“That’s true, to an extent. The Dixie Mafia was never a true mafia type organization, with families and Dons and shit like that. The best way I can describe it is they were a loosely organized network of convicted criminals and crooked politicians, located primarily in small towns across the Deep South. Louisiana, Mississippi, Georgia, Florida, with hubs in bigger cities like Atlanta and Baton Rouge, even Jacksonville. They were mostly involved in moving stolen goods, gambling, contract hits, and importing drugs. Most of the members were recruited while in prison, but many of the major players were police officers and sheriffs.”

He drained his glass and refilled it from the pitcher. He pulled a pack of Marlboros and a lighter from the pocket of his tee shirt, shook one loose and put it in his mouth. He lit up and blew a couple of smoke rings that hung in the air, floating slowly upward as they expanded and dissipated. I sat quietly and waited for him to continue.

“In this area it was mainly drugs. Marijuana and cocaine. The importers would pay off the sheriffs in these small, backwoods towns, and then they’d either fly in and land the planes on some makeshift landing strip out in a cow pasture, or they’d fly over and drop duffle bags from the planes. The cops would stand guard while the planes were unloaded or the duffle bags were gathered up. This was mostly back in the sixties and seventies, before the real Mafia decided they wanted a piece of the action, and started working with the Cartels down in Columbia.”

“Bobby Joe Blakely was the sheriff in Barlow County from nineteen-sixty-five up until nineteen-eighty-three, when he was killed. All during the heyday of the Dixie Mafia. It was widely rumored that Barlow County was a significant drop off point for a whole bunch of drugs. I’m talking tons and tons of the shit. Coke and weed. Bobby Joe was in charge of security for the smugglers, and he was well paid for his services, so the story goes. In March of eighty-three the FBI busted a plane with four tons of Columbian coke on board, out in a cow pasture in Barlow County. Three days later, Bobby Joe was found in the trunk of his car with his throat slit.”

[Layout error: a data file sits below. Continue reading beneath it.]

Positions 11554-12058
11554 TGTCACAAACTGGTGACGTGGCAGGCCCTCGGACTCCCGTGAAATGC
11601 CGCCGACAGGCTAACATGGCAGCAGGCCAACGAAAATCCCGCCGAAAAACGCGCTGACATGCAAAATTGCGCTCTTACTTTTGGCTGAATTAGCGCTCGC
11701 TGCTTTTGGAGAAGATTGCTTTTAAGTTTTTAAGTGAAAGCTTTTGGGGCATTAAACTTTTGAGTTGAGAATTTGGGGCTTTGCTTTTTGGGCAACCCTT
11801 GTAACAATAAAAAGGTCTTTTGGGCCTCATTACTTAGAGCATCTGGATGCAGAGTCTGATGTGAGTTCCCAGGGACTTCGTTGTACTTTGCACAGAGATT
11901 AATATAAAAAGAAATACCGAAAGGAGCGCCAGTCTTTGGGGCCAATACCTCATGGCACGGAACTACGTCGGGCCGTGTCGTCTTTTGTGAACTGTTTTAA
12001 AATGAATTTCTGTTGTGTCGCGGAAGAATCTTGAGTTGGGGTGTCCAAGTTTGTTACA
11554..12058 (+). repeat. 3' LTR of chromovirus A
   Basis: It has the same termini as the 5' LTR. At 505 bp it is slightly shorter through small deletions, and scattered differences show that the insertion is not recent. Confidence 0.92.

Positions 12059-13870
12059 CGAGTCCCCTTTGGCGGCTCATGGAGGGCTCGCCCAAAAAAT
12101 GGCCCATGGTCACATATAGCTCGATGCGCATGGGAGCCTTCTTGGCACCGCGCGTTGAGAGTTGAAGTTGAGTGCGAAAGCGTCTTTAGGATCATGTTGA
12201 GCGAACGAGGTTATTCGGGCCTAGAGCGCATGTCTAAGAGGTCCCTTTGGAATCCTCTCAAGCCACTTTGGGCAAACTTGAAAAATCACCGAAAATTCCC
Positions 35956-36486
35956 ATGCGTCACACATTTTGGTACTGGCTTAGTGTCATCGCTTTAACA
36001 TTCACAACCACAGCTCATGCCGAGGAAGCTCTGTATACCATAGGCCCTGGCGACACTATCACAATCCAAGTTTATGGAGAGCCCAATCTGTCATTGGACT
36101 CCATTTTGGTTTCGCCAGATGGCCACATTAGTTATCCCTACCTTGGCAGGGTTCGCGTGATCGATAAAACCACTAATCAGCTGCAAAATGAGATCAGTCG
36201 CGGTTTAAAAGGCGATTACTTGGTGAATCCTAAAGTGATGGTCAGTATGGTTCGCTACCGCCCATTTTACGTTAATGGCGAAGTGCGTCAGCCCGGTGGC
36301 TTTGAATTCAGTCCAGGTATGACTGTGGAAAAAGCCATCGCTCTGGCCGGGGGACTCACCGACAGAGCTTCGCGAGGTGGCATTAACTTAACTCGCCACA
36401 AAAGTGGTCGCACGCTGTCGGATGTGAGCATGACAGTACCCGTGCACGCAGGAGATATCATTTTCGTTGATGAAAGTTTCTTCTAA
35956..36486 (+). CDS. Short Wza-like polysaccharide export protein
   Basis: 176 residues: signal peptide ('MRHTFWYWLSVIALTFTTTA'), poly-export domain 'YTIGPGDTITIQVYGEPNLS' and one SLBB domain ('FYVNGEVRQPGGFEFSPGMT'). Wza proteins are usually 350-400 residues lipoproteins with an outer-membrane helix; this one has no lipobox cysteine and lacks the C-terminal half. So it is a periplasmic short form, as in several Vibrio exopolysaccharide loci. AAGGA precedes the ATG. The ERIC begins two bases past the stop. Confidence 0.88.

Gator took the last drag off his cigarette and stubbed it out in a tray on the table. “No one was ever arrested for the crime, but I’ve heard the inside scoop from some people that would know. What happened was, Bobby Joe was getting heat from the FBI, they were snooping around and causing problems, getting a little too close for comfort. At the same time, some Columbians had approached him about bringing in some of their shit, wanting to use Bobby Joe’s landing strip. He made the decision to let the FBI have the Columbian’s plane with all the coke on board, figuring it would take the heat off him and his partners. Well, the Columbians didn’t take too kindly to him donating their coke to the FBI – they don’t take it lightly when they get double-crossed – so they whacked him. This accomplished several things. Number one, the FBI was satisfied that they’d put a dent in the incoming drugs and with Bobby Joe dead, they thought it would put an end to the trafficking in that county. The other thing it did was take the Columbians out of the picture in southeast Georgia and northeast Florida. They wouldn’t take another chance on trying to partner with any of the Dixie boys in this area, and they found other ways to bring in their product, anyway. This cleared the way for the Dixie Mafia to get back to business as usual, because they had Bobby Joe’s nephew in their pocket. Guess who the nephew is.”

“Tell me.”

“Jimmy Ray Cooper, Bobby Joe’s deputy at the time. He’s been sheriff in Barlow County ever since Bobby Joe’s murder. Going on thirty years now.”

“Everybody in the gang have two first names?”

Gator laughed. “I think it’s a requirement.”

“So the Dixie boys are still running the county?”

“I guess you could say that, but it’s not the same as it was back in the seventies. It’s on a much smaller scale today, and much more low-key, but make no mistake, Jimmy Ray runs that county. I think his thing now is gambling. I guess drugs are still in the picture, but if what I’ve heard is true, he’s part of a fairly large gambling operation.”